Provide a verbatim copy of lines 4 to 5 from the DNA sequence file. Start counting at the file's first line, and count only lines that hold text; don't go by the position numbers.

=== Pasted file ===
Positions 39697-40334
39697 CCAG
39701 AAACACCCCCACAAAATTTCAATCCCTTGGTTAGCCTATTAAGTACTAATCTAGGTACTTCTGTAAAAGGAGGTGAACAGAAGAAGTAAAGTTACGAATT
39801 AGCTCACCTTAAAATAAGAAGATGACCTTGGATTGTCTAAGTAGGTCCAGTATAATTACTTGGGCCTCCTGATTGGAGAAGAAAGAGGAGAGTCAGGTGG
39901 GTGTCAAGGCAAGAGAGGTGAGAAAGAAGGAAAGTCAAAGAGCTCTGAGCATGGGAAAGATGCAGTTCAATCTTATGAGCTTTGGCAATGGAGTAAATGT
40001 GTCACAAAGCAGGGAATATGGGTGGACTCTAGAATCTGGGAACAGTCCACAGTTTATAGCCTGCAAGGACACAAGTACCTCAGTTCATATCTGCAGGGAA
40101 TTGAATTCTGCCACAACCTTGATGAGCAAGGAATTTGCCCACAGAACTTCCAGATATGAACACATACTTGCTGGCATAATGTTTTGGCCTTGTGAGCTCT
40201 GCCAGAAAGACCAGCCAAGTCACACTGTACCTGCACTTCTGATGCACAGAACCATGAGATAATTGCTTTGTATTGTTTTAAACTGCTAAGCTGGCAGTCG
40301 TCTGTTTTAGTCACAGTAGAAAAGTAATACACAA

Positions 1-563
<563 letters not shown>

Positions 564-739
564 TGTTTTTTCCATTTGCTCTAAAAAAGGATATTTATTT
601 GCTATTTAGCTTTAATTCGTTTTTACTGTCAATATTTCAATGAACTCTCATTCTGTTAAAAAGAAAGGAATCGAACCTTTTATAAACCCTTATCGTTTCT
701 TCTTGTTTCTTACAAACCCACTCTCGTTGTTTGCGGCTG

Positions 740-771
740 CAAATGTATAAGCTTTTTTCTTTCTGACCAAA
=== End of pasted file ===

39801 AGCTCACCTTAAAATAAGAAGATGACCTTGGATTGTCTAAGTAGGTCCAGTATAATTACTTGGGCCTCCTGATTGGAGAAGAAAGAGGAGAGTCAGGTGG
39901 GTGTCAAGGCAAGAGAGGTGAGAAAGAAGGAAAGTCAAAGAGCTCTGAGCATGGGAAAGATGCAGTTCAATCTTATGAGCTTTGGCAATGGAGTAAATGT